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Ancient India: Customs and Practices

Early Societies

  • The earliest inhabitants of India were hunters and gatherers.
  • The shift from a nomadic lifestyle to settled communities occurred with the introduction of agriculture.
  • This transition marked the beginning of village life.
  • Villages started to develop as a result of settled agricultural practices.
  • The skills of the inhabitants led to the planning and construction of cities, giving rise to civilizations like the Indus Valley Civilization.
  • Over time, people organized themselves into large kingdoms.
  • Central administrations were established to govern these kingdoms effectively.

Early Indian Regions


    • Earliest inhabitants: skilled gatherers.
    • Proficient in identifying plants and collecting roots, fruits.
    • Engaged in hunting animals for food.

Sulaiman and Kirthar Hills (Current Sindh):

    • Early cultivation of crops (wheat, barley) around 8000 years ago.
    • Commenced animal rearing practices.

Garo Hills & Vindhya:

    • Region where agriculture developed.
    • Introduction of rice cultivation to the north of the Vindhyas.


    • About 4700 years ago, witnessed the flourishing of some of the earliest cities.

Son (Ganga tributary):

    • Magadha rulers established a powerful kingdom in the region.

Early Human Sites and Tool Development

  • Factory Sites:
    • Places where stone was found and tools were crafted.
  • Habitation-cum-factory:
    • Some sites served as both living spaces and tool-making centers.
  • Kurnool Site (Current Andhra Pradesh):
    • Traces of ash discovered, indicating familiarity with the use of fire.
  • Paleolithic Period:
    • 2 million to 12,000 years ago.
    • Divided into Lower, Middle, and Upper Palaeolithic.
    • Encompasses 99% of human history.
    • Importance lies in the discovery of stone tools.
  • Mesolithic Period:
    • 12,000 to 10,000 years ago.
    • Environmental changes influence this period.
    • Stone tools become tiny, termed microliths.
    • Microliths likely attached to bone or wood handles for tools like saws and sickles.
    • Coexistence of older tool varieties.
  • Ostrich in India (Palaeolithic Period):
    • At Patne in Maharashtra, large quantities of shells found.
    • Some shells display engraved designs.

Changing life and Gradual Settlement: Food, Agriculture, Tools

  • Changing Climate:
    • The world’s climate was undergoing changes, influencing both plants and animals used as food.
  • Agricultural Practices:
    • People began to look after and grow plants, marking the emergence of farmers.
  • Animal Domestication:
    • The first animal to be tamed was the wild ancestor of the dog.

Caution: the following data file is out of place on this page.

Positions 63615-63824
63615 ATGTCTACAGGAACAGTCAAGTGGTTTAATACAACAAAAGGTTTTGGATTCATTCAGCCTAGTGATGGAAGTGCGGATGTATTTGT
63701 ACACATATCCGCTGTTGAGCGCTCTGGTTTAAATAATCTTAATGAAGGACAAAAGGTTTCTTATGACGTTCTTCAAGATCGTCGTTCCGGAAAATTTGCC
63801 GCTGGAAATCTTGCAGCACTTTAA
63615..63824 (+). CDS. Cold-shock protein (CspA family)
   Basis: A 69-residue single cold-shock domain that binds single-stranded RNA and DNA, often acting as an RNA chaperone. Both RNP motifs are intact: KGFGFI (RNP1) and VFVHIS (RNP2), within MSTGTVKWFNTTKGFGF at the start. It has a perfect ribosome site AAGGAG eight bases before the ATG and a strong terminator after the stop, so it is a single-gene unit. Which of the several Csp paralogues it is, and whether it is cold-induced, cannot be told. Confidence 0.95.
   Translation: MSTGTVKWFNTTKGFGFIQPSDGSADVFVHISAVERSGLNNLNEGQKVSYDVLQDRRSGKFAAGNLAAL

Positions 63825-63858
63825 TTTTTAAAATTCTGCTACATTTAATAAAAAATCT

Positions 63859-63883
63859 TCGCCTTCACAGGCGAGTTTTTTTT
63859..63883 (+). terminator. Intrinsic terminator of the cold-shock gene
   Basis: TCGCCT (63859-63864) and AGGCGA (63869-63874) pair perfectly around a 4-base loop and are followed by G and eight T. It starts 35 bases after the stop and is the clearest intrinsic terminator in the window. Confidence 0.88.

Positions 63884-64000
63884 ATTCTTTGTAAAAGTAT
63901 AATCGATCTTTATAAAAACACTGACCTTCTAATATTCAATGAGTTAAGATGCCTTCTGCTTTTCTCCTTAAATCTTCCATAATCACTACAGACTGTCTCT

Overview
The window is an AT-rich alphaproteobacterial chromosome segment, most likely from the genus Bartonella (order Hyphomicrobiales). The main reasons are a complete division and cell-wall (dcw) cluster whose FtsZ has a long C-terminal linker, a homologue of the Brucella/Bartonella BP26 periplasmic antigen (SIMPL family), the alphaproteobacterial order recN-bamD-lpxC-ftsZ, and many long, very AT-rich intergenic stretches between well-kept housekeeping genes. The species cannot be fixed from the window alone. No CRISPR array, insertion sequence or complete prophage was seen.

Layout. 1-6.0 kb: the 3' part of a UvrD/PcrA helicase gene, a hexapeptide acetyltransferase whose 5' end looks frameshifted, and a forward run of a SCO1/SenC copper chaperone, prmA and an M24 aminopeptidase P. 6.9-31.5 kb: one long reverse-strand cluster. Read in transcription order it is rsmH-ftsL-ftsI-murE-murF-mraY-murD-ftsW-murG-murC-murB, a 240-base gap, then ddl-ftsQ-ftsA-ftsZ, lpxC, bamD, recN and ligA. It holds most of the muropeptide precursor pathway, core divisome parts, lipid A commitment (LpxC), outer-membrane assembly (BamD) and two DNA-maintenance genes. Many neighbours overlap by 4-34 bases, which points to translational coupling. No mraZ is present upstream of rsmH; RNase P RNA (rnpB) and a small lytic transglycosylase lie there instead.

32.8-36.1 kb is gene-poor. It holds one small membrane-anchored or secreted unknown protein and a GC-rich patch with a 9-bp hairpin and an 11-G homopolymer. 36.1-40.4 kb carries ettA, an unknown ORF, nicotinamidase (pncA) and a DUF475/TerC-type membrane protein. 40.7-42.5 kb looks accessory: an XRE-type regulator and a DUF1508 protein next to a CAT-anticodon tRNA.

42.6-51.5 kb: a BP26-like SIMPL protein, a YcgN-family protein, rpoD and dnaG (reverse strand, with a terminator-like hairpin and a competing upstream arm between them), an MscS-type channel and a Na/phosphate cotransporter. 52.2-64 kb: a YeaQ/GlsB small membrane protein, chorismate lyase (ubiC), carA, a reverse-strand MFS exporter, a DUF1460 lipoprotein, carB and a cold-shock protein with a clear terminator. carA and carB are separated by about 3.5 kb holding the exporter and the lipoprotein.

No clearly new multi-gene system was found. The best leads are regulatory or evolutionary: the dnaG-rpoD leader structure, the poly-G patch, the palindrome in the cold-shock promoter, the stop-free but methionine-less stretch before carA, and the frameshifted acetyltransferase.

• Later, relatively gentle animals like sheep, goats, and cattle were domesticated.
    • People who protected these animals from wild attacks were known as herders.
  • Gradual Domestication:
    • Domestication was a gradual process, initiating about 12,000 years ago.
  • Burzahom (Kashmir):
    • In Burzahom (present-day Kashmir), people built pit-houses, dug into the ground with steps leading into them.
    • These pit-houses may have provided shelter, especially in cold weather.
  • Neolithic Tools:
    • Stone tools from these sites differed from earlier Palaeolithic tools, earning them the term Neolithic.
    • Many kinds of earthen pots have been discovered at these sites.
  • Hunters and Gatherers:
    • Despite domestication, some places continued to have hunters and gatherers.
  • Combining Activities:
    • In some cases, people attempted to combine hunting, gathering, and early agricultural activities.

Culture of Early Human Societies

  • Farmers and Herders:
    • Many farmers and herders live in groups known as tribes.
  • Role of Women:
    • Women play a significant role in agricultural work, including preparing the ground.
  • Child Involvement:
    • Children often participate by looking after plants and driving away animals.
  • Leadership Roles:
    • Some men are regarded as leaders, varying from experienced elders to young, brave warriors or priests.
  • Cultural Traditions:
    • Tribes have rich and unique cultural traditions, often having their own gods and goddesses.


  • Mehrgarh Site

    • Located near Bolan Pass in current Balochistan, a crucial route into Iran.
    • One of the earliest villages known, where people learned to grow barley and wheat and rear sheep and goats.
    • Transition from hunting to herding evident in the excavation findings.
    • Remains of square or rectangular houses discovered.
    • Belief in some form of life after death reflected in burial grounds.
  • Daojali Hading

    • Site located in hills near the Brahmaputra Valley.
    • Stone tools, including mortars and pestles, indicate an agricultural lifestyle.
    • Use of jadeite, possibly brought from China.
    • Tools made of fossil wood also in usage.




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